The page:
HIGH ON THE HIGHWAY: The Rollys-Royce Ghost EWB sports a panoramic sunroof as well as a theatre system
As soon as the light turns green to let us turn left, the impatient proletarians behind us start honking. Little do they realise that there is not enough space for a Rolls-Royce to squeeze through. A traffic policeman sees the car, clears the traffic in a hurried manner and peers into the rear seat expecting to find a VIP. Instead, he finds my photographer Ashley, sprawling around in luxury.
Yes, when you are in a Rolls-Royce, you are a VIP, even if you are just a poor journalist. People expect either an Amitabh Bachchan or a Vijay Mallya to be gracing the car. So the excitement of spotting a Rolls is as much as the excitement of finding out who is travelling in it.
And Indias super-rich now have a new car to add to the awe-inspiring fleet of beauties crowding their garages. In this world, big numbers is big business. Speed, performance, size and even the sticker price — the bigger the vital statistics, the bigger the bragging rights. And with all these in mind, the new Rolls-Royce Ghost (with an extended wheelbase or EWB) comes with all the right credentials.
The EWB version is 170mm longer than the standard Ghost, the rear legroom has been increased from 1075mm to 1245mm and the car has gained 30kg in weight. But you cant tell the EWB from the standard Ghost unless you put them side by side. The extra 170mm has been absorbed into the design without disturbing the Ghosts elegant proportions.
So how do car buffs tell a standard Ghost from an EWB? Take a look at the doors. The rear door is slightly longer, by 35mm to be precise, than the front. The EWB also gets smaller door mirrors because there were complaints about the earlier ones being too big and the wheels are a different design too.
But its on the inside that the difference is much more apparent. The EWB Ghost offers more legroom than the more expensive, standard Phantom. The fact that the Ghost EWB costs much less than the Phantom actually makes it more value for money, if you can associate such a term with a Rolls. The standard stuff on the EWB are things that you have to pay extra for in a normal Ghost, like the panoramic sunroof, theatre configuration comprising two individual 9-in TV screens, a polished wood table and rugs made of wool. The car offers everything the pampered plutocrat would want. Only the more expensive Phantom beats this in giving you a sense of seclusion and isolation from the chaos of the outside world.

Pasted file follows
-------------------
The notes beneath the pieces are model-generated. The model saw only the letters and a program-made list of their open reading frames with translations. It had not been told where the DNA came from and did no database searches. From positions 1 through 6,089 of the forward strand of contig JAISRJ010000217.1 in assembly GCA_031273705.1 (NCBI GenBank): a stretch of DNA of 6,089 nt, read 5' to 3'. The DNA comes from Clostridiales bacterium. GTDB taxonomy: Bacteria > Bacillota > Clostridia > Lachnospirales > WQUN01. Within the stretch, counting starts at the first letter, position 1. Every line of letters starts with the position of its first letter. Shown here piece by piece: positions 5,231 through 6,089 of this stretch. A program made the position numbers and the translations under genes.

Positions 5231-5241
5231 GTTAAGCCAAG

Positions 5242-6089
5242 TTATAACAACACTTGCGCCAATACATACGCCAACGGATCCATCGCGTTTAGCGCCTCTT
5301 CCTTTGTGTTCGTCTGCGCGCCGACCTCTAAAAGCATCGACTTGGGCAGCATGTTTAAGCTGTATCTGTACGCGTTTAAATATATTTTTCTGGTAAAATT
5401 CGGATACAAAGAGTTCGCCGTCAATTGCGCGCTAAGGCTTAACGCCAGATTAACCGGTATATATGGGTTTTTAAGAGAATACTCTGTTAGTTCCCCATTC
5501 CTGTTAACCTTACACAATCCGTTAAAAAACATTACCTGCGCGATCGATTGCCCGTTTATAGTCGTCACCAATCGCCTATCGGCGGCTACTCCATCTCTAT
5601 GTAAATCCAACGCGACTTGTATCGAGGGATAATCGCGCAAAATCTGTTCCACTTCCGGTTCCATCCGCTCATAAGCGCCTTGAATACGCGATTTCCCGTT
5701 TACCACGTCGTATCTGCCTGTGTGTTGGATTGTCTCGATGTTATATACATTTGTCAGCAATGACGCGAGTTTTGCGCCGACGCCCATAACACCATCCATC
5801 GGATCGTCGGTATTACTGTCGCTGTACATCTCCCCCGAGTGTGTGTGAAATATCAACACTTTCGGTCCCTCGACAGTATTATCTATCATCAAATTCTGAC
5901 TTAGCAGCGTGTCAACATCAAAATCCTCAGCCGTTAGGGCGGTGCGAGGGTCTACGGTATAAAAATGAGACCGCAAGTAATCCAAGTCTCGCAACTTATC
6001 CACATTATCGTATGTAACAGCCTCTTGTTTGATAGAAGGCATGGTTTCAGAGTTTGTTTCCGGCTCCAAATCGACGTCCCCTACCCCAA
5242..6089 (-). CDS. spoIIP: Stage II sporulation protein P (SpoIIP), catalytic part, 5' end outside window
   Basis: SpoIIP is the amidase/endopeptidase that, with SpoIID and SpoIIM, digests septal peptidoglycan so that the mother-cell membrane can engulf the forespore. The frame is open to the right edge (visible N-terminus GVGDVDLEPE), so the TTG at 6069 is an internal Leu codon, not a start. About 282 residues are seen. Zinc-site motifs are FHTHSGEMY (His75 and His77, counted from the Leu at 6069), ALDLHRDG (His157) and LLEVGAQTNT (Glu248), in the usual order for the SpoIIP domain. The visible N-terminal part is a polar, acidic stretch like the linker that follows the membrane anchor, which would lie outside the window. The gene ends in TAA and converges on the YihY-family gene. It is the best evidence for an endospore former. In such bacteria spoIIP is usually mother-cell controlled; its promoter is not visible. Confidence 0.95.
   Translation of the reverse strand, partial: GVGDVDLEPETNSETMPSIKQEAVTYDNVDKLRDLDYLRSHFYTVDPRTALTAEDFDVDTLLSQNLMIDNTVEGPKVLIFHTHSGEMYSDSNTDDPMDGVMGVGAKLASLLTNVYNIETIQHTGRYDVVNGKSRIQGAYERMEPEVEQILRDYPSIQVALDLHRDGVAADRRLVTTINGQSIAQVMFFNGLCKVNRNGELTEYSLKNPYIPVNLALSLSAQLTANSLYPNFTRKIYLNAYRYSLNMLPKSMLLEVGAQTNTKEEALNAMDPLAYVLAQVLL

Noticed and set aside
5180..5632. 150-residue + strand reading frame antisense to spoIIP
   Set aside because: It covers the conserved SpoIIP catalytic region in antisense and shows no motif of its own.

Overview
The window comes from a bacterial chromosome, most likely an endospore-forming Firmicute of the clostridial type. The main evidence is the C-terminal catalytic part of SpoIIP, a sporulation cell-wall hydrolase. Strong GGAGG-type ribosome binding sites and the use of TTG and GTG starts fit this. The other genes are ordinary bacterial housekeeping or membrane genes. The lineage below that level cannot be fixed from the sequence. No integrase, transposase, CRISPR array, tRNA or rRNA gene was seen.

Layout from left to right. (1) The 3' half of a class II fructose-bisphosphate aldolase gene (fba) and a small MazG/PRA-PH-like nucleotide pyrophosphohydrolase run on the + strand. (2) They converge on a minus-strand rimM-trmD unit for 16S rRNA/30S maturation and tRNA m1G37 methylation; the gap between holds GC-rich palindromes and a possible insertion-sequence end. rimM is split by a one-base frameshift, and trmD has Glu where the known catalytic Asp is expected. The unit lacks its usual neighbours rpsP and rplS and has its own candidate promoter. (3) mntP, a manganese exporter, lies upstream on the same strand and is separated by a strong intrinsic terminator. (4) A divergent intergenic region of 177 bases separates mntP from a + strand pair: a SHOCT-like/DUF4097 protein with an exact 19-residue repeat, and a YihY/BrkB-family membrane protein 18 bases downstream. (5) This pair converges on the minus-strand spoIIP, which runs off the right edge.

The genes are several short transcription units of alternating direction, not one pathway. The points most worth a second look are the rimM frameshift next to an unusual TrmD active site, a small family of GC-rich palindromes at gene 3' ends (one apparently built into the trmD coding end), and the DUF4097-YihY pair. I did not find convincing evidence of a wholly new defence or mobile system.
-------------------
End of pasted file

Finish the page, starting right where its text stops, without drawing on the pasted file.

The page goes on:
Which brings us to the next point. What is it like to drive? This is a question of pure theoretical interest, since in India the only person who drives a Rolls is the chauffeur. And if you are wearing a suit and tie, youre definitely the chauffeur. But the Ghost has been billed as a drivers Rolls-Royce. So how much of the Ghosts driving dynamics, if you can use the term for a Roller, has been impacted by the extra 170mm and 30kg?
There are no changes to the Ghosts drivetrain or chassis. Its the same 563bhp 6592cc twin-turbo V12 driving the rear wheels via an eight-speed automatic gearbox and air suspension with electronically adaptive damping. The 170mm extra length hardly makes any difference to what is already a big car. And even the extra weight has not dimmed the driving experience. For such a large and heavy car, the Ghost is capable of phenomenal acceleration when called upon. This 2420kg car will hit 100kph in 5 seconds, is deceptively rapid, and you have to keep an eye on the speedo to tell you how quickly youre covering the continent.
But Rollers are not built to be chucked around corners with their wheels smoking and tail hanging out, and the Ghost is no exception. However, if you keep things neat and tidy behind the wheel, the Ghost will respond with surprisingly swift and tidy transitions around bends. Its good enough to give the chauffeur a day off.
The Ghost has been a chart-topper for the British marque. Last year alone it sold 2,200 of them. With the Ghost EWB, Rolls can beat that number this year. And whats next? One assumes that the good folks at the RR factory will roll out a line of body styles like the Phantom. So rest assured that when the Ghost Drophead and Coupé are launched, there will be tons of action on offer.
ROLLS-ROYCE GHOST EWB
Price: Rs 3.05 crore (ex-showroom, India)
Kerb weight: 2420kg
Engine: V12, 6592cc, twin-turbo, petrol/ front, longitudinal
Power: 563bhp at 5250rpm
Torque: 79.53kgm at 1500rpm
Gearbox: 8-speed automatic